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Законодательство Публикации Пенсионные модели О проекте Статистика
Законодательство Публикации Пенсионные модели О проекте Статистика

1. Введение

2. Основы пенсионного законодательства Республики Молдова
2.1. Общие принципы
2.2. Страховые взносы и налогооблагаемая база
2.3. Виды пенсий и условия их назначения
2.3.1. Пенсии по возрасту
2.3.2. Пенсии по инвалидности
2.3.3. Пенсии по случаю потери кормильца
2.3.4. Пенсии некоторым категориям граждан
2.3.5. Социальные пенсии/пособия
2.3.6. Пенсии, выплачиваемые за счет государственного бюджета
2.4. Минимальная пенсия и гарантированный минимум
2.5. Индексация пенсий

3. Современная демографическая ситуация
3.1. Общая динамика численности населения
3.2. Рождаемость
3.3. Смертность и продолжительность жизни
3.4. Естественное движение населения и миграция
3.5. Базовый демографический прогноз

4. Демографические тенденции в экономической активности населения
4.1. Демографические факторы изменения численности населения в возрасте экономической активности
4.2. Структура и динамика экономической активности населения
4.3. Сценарии прогноза экономической активности населения

5. Общие вопросы занятости

6. Плательщики пенсионных взносов
6.1. Структура и численность плательщиков пенсионных взносов
6.2. Сценарии прогноза плательщиков пенсионных взносов

7. Получатели пенсионных взносов
7.1. Структура получателей пенсий
7.2. Пенсионеры по возрасту
7.3. Пенсионеры по инвалидности
7.4. Пенсионеры по случаю потери кормильца
7.5. Пенсионеры, получатели социальных пенсий/пособий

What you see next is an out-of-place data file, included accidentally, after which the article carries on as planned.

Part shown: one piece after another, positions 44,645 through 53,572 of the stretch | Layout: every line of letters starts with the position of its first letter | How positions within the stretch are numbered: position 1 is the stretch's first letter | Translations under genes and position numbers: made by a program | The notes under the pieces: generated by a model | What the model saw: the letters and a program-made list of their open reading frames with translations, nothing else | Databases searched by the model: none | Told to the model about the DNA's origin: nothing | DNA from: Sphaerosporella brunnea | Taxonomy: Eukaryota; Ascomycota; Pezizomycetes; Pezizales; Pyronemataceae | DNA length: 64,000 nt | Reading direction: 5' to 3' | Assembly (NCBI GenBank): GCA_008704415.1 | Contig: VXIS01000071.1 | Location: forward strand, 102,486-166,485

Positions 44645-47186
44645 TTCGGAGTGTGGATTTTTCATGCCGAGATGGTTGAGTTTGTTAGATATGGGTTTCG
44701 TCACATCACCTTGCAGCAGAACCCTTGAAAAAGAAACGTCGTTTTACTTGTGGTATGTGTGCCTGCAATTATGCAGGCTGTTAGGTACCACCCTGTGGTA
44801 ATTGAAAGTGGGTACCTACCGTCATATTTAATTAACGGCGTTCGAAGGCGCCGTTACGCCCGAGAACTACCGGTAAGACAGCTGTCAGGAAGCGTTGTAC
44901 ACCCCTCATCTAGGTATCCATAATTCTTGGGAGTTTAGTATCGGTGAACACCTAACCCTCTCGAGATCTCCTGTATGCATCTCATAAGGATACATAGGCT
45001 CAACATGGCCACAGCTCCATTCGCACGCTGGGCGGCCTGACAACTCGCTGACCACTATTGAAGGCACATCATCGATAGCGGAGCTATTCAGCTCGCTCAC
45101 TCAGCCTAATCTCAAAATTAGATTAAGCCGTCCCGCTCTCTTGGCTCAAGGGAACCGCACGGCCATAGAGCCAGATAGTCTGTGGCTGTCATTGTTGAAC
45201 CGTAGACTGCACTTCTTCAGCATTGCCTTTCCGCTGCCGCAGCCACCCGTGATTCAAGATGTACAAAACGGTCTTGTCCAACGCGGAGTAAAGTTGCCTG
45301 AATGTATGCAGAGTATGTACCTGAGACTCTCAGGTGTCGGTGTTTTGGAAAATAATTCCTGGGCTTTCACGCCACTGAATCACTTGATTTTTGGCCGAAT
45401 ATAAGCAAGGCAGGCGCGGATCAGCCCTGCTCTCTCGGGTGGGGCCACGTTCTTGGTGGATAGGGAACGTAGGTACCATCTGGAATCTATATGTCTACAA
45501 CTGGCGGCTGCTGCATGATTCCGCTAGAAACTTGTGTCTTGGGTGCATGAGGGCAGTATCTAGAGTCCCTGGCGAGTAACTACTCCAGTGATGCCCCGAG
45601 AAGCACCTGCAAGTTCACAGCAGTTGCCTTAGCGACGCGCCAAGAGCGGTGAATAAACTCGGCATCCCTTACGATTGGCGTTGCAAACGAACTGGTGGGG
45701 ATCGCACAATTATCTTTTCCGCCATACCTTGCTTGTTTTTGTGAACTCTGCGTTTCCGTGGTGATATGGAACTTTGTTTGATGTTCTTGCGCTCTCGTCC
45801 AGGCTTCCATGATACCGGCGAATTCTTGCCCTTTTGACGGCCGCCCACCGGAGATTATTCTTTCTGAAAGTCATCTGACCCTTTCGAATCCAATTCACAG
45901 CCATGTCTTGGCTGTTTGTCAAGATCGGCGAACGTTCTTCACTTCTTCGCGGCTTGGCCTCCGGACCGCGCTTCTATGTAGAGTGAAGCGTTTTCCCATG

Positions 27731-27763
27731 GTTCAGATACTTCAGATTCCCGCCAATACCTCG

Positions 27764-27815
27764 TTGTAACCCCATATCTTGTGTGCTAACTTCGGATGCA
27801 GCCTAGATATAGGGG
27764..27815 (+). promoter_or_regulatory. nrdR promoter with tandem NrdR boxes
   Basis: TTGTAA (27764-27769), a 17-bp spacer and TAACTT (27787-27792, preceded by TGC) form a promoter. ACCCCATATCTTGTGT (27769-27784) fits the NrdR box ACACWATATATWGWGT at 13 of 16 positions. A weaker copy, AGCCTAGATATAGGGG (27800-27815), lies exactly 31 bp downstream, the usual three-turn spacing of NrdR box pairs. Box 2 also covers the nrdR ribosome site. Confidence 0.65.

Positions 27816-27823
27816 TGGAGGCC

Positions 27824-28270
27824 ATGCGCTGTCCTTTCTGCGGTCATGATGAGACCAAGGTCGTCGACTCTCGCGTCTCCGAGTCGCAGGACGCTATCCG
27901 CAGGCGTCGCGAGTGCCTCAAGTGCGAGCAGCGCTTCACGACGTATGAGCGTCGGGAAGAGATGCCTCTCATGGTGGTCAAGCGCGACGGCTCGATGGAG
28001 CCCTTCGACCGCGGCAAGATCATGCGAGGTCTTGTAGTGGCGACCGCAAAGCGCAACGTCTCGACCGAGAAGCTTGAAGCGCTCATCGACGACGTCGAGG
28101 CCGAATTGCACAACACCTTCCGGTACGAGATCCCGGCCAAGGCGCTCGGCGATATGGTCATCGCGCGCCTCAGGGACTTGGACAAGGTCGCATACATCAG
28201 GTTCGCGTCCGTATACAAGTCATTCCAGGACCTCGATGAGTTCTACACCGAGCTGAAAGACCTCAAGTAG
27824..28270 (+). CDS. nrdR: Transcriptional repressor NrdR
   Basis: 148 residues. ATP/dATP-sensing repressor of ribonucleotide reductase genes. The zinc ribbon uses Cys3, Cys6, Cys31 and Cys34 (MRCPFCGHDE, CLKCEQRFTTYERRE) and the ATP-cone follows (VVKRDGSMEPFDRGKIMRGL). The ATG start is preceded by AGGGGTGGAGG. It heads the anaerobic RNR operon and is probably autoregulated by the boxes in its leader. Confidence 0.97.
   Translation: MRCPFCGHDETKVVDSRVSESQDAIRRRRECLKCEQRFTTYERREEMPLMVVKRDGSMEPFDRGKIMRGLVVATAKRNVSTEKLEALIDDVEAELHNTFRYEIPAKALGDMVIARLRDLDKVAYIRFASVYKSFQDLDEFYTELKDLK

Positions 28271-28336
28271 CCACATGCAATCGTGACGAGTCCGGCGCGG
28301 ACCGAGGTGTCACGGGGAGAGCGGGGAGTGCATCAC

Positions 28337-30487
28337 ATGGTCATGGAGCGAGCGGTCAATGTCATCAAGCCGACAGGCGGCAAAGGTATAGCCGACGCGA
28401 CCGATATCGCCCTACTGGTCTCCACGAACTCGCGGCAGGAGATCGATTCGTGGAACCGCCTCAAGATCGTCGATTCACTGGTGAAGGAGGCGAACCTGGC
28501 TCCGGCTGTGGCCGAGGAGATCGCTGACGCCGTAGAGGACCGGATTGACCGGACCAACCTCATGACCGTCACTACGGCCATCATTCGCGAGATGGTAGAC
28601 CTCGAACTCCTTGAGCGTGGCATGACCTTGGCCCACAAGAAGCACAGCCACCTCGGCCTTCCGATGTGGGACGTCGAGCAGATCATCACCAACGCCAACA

7.6. Прогноз численности пенсионеров

8. Современная макроэкономическая ситуация
8.1. Исторический опыт
8.2. Базовый макроэкономический прогноз

9. Программный комплекс
9.1. Назначение и структура программ
9.2. Блок формирования сценариев расчета
9.3. Демографический блок
9.4. Макроэкономический блок
9.5. Блок Доходов (Расчет взносов)
9.6. Блок Расходов
9.7. Результаты и Отчеты

10. Апробация модели
10.1. Сценарии моделирования
10.2. Результаты моделирования
10.3. Расчеты на пенсионном калькулятор

Пенсионная система Республики Молдова: модель и сценарии развития

4. Demographic Trends in the Economic Activity of the Population

4.1.   Demographic Factors Affecting the Number of Population at the Economically Active Age

A yearly change in the number of a given age group of adult population is determined by (1) the proportion between the sizes of the cohorts that, by their age, enter and fall out of the age group, (2) the mortality inside the cohorts that comprise the age group, and (3) the proportion between the number of out-migrants and in-migrants within the age group. It is understood that current birth rate changes affect the dynamics of the adult population only with a certain time lag. For example, a projection of the change in the number of persons within the potential economically active age (from 15 to 72 years old) made up to the year 2020 would be invariant to birth rate change scenarios.

Let us note that out of the three factors mentioned above only the mortality factor inevitably leads to a decrease in the potential number of the economically active population. Policy measures can reasonably mitigate, but not totally neutralize the impact of this factor. Migration can entail a decrease or an increase in the number of the said age group. The migration factor is known to be highly affected by policy measures. At the same time, the proportion between the sizes of the cohorts of persons who enter and fall out of the workforce age largely depends on the demographic past of a country, and therefore is not affected by present-day government policies. Thus the cohort effect should be regarded as a fixed fact.